I have to admit I amazed at how short the book is. Bucer’s contemporaries (especially Luther and Calvin) used to complain that he tended to be a tad longwinded in his writings! :)
This is my first exposure to Bucer, though after reading this I certainly want to read more in the future. His “Common Places” has been translated into English, but the copies are rare and expensive as far as I can tell. Also, Bucer sure doesn’t seem like a mediator between Rome and the Reformation in this book – not at all! In this book, he sounds like the other Reformers. In fact, at one point Bucer wonders out loud: “Who knows less about the gospel than Rome?”
Anyway, thanks for the comment. And get the book!
I didn’t mean to imply that Bucer wasn’t reformed. My point was more that he was known for his irenicism. However, I do recall reading that some of the other reformers weren’t happy with his work at the Regensburg Colloquy and complained that he conceded too much to Rome. Glancing through Brian Lugioyo’s book it appears that he argues that Bucer did not necessarily abandon the reformed concept of justification by faith.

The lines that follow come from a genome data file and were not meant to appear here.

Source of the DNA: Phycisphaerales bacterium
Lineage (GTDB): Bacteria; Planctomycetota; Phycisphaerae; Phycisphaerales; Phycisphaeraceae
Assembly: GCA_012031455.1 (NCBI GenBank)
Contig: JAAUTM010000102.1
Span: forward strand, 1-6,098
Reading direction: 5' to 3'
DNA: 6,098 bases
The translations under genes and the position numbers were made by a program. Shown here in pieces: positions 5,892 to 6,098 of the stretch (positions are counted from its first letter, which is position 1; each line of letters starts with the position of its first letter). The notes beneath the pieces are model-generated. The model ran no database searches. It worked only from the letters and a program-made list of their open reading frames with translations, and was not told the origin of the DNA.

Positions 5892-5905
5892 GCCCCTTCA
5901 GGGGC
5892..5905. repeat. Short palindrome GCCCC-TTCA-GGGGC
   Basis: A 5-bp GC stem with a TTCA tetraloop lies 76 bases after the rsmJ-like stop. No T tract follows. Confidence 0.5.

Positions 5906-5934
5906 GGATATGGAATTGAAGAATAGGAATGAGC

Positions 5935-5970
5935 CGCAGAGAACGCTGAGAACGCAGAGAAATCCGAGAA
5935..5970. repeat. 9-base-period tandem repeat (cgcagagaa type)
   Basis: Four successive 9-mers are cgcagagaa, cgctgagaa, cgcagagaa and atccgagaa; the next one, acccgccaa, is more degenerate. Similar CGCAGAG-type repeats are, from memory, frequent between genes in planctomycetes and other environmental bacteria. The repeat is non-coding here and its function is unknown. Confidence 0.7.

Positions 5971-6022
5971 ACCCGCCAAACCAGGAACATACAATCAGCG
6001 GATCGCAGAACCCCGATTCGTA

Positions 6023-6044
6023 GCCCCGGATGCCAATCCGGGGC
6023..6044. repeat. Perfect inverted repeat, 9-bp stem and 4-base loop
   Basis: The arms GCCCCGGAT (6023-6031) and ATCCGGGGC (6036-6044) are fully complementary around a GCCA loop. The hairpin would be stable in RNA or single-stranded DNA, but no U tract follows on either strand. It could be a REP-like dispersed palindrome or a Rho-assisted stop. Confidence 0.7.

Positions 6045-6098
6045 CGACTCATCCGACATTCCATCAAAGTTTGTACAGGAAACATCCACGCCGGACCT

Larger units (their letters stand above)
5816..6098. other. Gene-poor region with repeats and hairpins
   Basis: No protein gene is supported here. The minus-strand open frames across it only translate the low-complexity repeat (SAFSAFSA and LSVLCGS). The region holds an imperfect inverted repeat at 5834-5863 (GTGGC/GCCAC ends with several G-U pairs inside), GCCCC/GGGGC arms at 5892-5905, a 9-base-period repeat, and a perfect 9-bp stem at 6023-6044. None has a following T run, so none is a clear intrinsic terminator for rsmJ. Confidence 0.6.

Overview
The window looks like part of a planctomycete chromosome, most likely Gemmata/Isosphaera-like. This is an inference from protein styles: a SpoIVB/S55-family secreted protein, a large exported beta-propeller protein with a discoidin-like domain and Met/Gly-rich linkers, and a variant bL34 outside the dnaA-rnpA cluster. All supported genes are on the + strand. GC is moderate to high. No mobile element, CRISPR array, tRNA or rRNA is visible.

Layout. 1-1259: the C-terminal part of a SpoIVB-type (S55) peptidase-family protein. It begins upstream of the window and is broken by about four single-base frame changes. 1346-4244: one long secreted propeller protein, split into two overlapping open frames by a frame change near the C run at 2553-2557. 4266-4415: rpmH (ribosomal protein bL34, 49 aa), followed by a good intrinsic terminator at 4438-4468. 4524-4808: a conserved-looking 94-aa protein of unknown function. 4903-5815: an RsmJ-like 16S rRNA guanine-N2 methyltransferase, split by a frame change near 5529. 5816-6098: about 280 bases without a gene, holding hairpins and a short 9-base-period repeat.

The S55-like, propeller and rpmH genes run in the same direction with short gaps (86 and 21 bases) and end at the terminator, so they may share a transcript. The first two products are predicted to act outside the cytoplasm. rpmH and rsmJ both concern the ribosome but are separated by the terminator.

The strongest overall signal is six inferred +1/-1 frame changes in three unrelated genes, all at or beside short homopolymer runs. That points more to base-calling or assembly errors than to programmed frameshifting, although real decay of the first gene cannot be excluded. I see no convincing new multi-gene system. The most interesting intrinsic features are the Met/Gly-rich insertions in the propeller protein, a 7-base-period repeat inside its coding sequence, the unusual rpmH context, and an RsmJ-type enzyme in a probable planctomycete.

At any rate, I find Bucer fascinating. The 16th century was not a time of charity towards one’s opponents, and I find it intriguing that when introduced to Cardinal Contarini at the Colloquy Bucer is reported to have said: “Both sides have failed. Some of us have overemphasized unimportant points, and others have not adequately reformed obvious abuses. With God’s will we shall ultimately find the truth.” (Diarmaid MacCulloch, The Reformation: A History, 223) I think this says something important about the man’s character. In the end, the Colloquy came to nought, but I find it laudable that Bucer was even willing to enter into discussions with his opponents.
Got it, Nevada, good clarifications. I only know fragments about Bucer and the Colloquy – maybe someday I’ll dig into these topics a bit more. My response was colored by the movements today that pit the reformers against the reformation (i.e. “Calvin wasn’t a calvinist!” or “Luther taught theosis!”) – that’s all, no hard feelings. I always appreciate your comments!